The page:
I have not had the experience of many of your Lordships in this area, but I have visited and had discussions with the mayors of Ramallah, Nablus, Jenin, Bethlehem and Hebron. I have been to the University of Beir Zeit and talked to some of the professors. Admittedly, that was several years ago. I have personally witnessed the suffering. I have also spent time in Jerusalem and other cities in Israel. I can understand the fear of the constant threat under which Israelis live. It is not a happy situation. I recognise, too, the enormous work done by the Jerusalem Foundation, with guidance from the past mayor, Teddy Kolleck. Its projects of co-operation between the two communities have been highly successful. Tremendous progress has been made. But there is still a long way to go.

So what of the future? As we begin 1998, the eyes of the world will be turning to Washington and to Prime Minister Netanyahu's meeting with President Clinton on 20th January to see whether the impasse which poses such a grave threat to the peace process in the Middle East can be overcome, although the Israeli internal political crisis, which cannot be discounted, has deepened with the erosion of the prime minister's paper-thin majority. I am afraid that this is an example of the damage that PR can inflict with minority extremist parties.

The international community can clearly help to play a role in the days ahead. Peace, security and economic prosperity are inextricably linked; they cannot be separated. It is vital that the people in the back streets of Gaza and the West Bank, too, see a real improvement in their standard of living. Without prosperity to underpin the peace process, one of the most effective

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defences against extremism and intolerance is lost. Through our economic support, as remarked by the noble Baroness, Lady Williams of Crosby, we can contribute to the peace process.

10.3 p.m.

The Parliamentary Under-Secretary of State, Foreign and Commonwealth Office (Baroness Symons of Vernham Dean): My Lords, I thank the noble Viscount, Lord Waverley, for raising the issue of the Middle East peace process. It is a subject on which I share his concern and it will be one of the most important foreign policy priorities of our EU presidency.

Perhaps I may congratulate the noble Lord, Lord Smith of Clifton, on his maiden speech. I have great sympathy with the noble Lord's problems with the geography of this place. However, whatever his problems regarding sense of direction, they were more than adequately compensated for by his powers of oratory. I am sure that your Lordships look forward, as I do, to future contributions from the noble Lord.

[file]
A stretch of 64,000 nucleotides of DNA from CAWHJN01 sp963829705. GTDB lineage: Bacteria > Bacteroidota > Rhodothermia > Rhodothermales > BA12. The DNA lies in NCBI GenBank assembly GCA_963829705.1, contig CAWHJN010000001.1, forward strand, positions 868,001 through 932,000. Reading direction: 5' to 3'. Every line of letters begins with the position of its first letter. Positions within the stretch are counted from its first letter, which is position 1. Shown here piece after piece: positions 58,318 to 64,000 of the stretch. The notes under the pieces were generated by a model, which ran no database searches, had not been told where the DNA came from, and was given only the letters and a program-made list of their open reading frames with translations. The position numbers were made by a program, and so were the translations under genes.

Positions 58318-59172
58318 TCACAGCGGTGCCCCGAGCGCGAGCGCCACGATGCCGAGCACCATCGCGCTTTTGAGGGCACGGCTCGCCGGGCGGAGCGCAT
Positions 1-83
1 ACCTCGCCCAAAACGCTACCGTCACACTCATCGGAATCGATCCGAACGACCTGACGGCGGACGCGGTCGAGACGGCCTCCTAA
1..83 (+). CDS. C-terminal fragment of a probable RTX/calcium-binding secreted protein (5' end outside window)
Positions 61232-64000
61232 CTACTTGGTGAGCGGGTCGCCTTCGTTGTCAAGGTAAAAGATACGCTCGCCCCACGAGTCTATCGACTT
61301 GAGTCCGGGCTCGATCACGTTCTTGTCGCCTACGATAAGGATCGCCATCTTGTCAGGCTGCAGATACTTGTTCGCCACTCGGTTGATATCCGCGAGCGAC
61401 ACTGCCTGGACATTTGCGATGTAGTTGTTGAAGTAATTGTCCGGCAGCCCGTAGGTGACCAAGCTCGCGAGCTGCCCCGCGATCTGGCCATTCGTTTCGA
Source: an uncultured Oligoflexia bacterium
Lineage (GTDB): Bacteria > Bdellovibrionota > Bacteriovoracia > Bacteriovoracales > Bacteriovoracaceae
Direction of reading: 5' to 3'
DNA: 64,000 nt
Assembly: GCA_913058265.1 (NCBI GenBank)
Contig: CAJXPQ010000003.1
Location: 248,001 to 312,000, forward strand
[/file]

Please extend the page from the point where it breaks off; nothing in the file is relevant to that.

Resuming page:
My honourable friend the Minister of State at the Foreign Office, Derek Fatchett, is currently visiting Israel and the Occupied Territories--an indication of the priority that the Government attach to high-level contacts with the main parties early in our presidency of the EU. To answer the point made by the noble Baroness, Lady Rawlings, the Foreign Secretary hopes to visit the region in the spring.

We are determined that the EU should continue to play an important role in the search for peace, a role commensurate with the scale of European Union interests and economic support. Her Majesty's Government do not agree with the views expressed by the noble Lord, Lord Beloff, but agree very much with the views expressed by my noble friend Lord Watson of Invergowrie. I also assure the noble Earl, Lord Sandwich, that during our presidency, and working closely with the EU special envoy for the Middle East peace process, Ambassador Miguel Moratinos, we will use our influence within the Middle East, in Israel and in Washington to support the current process, based on the Oslo agreements and the principle of "land for peace". That was suggested by the noble Lords, Lord Kennet and Lord Gilmour and the noble Viscount, Lord Waverley, this evening.

We welcome the continuing efforts of the United States to resolve the deadlock and restore the momentum to the process. Her Majesty's Government believe that that is the best forum. We believe, too, that that is the view of the Arab leaders closely connected with the peace process. Our aim will be to ensure that the European Union's views are heard in Washington, and we shall continue to look for ways in which EU activity can support and complement United States' efforts, namely, to facilitate and act as a catalyst, as suggested by my noble friends Lord Janner and Lord Cocks of Hartcliffe. This question will be high on the agenda when the Foreign Secretary meets Mrs. Albright during his current visit to Washington.